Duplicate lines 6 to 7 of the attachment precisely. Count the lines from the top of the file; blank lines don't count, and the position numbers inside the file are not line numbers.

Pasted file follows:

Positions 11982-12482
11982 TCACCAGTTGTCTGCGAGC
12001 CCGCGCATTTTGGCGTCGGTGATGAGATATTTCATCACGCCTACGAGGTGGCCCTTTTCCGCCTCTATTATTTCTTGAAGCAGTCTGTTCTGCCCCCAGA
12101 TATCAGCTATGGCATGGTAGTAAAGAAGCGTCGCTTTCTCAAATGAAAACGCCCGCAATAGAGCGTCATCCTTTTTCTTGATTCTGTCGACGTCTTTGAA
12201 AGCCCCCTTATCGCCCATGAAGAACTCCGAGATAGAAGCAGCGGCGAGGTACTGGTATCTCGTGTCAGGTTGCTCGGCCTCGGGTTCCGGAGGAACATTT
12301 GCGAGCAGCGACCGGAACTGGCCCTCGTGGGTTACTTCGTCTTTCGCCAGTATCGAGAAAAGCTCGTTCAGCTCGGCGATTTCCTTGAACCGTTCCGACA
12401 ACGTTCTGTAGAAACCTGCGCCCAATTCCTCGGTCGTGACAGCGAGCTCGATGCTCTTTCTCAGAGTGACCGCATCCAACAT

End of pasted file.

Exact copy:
12301 GCGAGCAGCGACCGGAACTGGCCCTCGTGGGTTACTTCGTCTTTCGCCAGTATCGAGAAAAGCTCGTTCAGCTCGGCGATTTCCTTGAACCGTTCCGACA
12401 ACGTTCTGTAGAAACCTGCGCCCAATTCCTCGGTCGTGACAGCGAGCTCGATGCTCTTTCTCAGAGTGACCGCATCCAACAT